Roche: bringing oncology innovation to light

Advances in our knowledge of molecular biology and new technologies could redefine approaches to scientific research and individualised patient care for cancer. However, the complexity of treating this disease will grow in tandem.

From chemo to immunotherapy

In the past two decades, the world of cancer care has made great progress due to the introduction of targeted, personalised treatments and more intricate diagnostic tools. Prior to this, chemotherapy was often the standard of care for most cancers, but its non-specific action damages healthy cells as well tumour cells. This often means patients suffer from side effects and reduced quality of life. By following the science, researchers now understand better than ever how cancer behaves, which has in turn allowed them to establish improved treatment approaches. Unfortunately, cancer cells are smart and in many cases have found ways of becoming resistant to these newer treatment options.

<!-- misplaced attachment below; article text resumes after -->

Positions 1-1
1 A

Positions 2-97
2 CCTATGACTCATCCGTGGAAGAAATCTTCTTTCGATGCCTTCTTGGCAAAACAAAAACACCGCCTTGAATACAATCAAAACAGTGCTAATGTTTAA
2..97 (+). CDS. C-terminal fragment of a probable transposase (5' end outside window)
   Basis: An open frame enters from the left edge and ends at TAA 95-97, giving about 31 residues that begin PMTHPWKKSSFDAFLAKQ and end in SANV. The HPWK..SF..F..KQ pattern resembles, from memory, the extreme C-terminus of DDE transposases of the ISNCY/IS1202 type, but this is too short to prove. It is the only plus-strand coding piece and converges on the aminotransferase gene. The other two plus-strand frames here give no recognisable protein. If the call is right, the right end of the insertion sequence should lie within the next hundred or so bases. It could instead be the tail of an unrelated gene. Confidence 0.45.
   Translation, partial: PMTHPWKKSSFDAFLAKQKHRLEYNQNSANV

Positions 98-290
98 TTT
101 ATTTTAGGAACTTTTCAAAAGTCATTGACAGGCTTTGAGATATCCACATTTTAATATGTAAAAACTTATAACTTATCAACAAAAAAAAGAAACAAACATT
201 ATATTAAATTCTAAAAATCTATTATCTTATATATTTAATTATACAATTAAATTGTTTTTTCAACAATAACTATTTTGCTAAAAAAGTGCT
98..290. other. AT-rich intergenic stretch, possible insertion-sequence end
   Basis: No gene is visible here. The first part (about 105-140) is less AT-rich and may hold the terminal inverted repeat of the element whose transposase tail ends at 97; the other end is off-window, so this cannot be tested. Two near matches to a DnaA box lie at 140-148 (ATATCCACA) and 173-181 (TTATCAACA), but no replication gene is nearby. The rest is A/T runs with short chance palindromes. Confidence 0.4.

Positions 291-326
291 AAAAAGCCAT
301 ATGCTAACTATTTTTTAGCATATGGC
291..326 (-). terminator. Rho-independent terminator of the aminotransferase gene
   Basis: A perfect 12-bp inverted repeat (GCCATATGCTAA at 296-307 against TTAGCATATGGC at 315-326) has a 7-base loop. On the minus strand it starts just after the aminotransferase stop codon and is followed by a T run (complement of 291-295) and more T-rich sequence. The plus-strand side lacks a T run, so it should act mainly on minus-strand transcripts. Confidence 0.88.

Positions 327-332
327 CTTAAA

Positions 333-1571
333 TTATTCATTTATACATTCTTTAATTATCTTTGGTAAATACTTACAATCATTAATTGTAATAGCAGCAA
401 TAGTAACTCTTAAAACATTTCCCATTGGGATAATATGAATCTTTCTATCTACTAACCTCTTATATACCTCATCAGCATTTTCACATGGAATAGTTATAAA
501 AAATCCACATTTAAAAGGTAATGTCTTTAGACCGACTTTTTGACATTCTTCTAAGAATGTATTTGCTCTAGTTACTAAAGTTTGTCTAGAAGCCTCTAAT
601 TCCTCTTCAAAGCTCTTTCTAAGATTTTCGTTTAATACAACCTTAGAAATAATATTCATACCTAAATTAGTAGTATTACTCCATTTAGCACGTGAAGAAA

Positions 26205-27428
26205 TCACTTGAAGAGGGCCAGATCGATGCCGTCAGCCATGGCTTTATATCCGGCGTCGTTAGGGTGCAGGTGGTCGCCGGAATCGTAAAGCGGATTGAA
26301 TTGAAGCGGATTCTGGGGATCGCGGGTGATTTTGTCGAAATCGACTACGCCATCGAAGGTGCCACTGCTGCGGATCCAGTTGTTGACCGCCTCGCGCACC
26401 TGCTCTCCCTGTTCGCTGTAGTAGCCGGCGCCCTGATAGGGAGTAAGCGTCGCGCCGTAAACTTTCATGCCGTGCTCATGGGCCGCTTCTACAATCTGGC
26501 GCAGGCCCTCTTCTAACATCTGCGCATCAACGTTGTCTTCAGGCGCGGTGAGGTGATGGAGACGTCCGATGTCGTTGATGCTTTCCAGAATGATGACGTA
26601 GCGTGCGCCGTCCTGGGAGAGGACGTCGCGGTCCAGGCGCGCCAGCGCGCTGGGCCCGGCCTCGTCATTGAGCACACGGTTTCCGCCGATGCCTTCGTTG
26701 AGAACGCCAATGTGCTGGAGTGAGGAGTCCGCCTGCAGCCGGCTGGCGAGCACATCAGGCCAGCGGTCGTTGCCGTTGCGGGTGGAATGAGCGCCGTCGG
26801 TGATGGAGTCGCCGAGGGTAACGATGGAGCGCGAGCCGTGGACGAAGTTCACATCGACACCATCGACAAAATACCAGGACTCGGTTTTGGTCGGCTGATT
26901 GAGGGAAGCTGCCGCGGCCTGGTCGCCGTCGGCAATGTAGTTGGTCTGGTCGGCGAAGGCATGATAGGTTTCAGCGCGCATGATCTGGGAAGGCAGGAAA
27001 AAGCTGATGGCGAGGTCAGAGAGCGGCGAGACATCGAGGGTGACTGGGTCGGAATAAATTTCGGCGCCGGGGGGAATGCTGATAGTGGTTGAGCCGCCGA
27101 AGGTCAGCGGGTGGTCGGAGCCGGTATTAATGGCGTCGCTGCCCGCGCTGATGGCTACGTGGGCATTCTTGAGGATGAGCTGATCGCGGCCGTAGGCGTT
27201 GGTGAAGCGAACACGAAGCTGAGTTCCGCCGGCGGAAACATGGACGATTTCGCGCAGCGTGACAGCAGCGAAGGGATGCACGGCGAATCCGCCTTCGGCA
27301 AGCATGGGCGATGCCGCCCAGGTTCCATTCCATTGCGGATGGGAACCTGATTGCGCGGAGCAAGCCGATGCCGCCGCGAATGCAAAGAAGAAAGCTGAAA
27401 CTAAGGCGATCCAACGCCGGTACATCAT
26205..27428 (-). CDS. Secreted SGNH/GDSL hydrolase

In the past 50 years we have seen significant improvement in terms of the survival of patients with breast, melanoma and other cancers. In the future, combination therapies will increasingly help to keep cancers in check by blocking their growth from different angles. The emerging field of cancer immunotherapy is especially promising, and we can be proud to be one of the leaders in this exciting area.
Severin Schwan, CEO, Roche

Currently, the focus of research is on combining specific therapies that act on different molecular targets. By combining two molecules that work at different points of a known cellular signalling pathway, for example, we can attack the cancer on multiple fronts at the same time. In parallel, researchers are also investing significant time and effort into identifying more targets through which to fight cancer. Harnessing the body’s own immune system – immunotherapy – is currently the most advanced and exciting of these new prospects. Many in the scientific community believe this will be a game changer.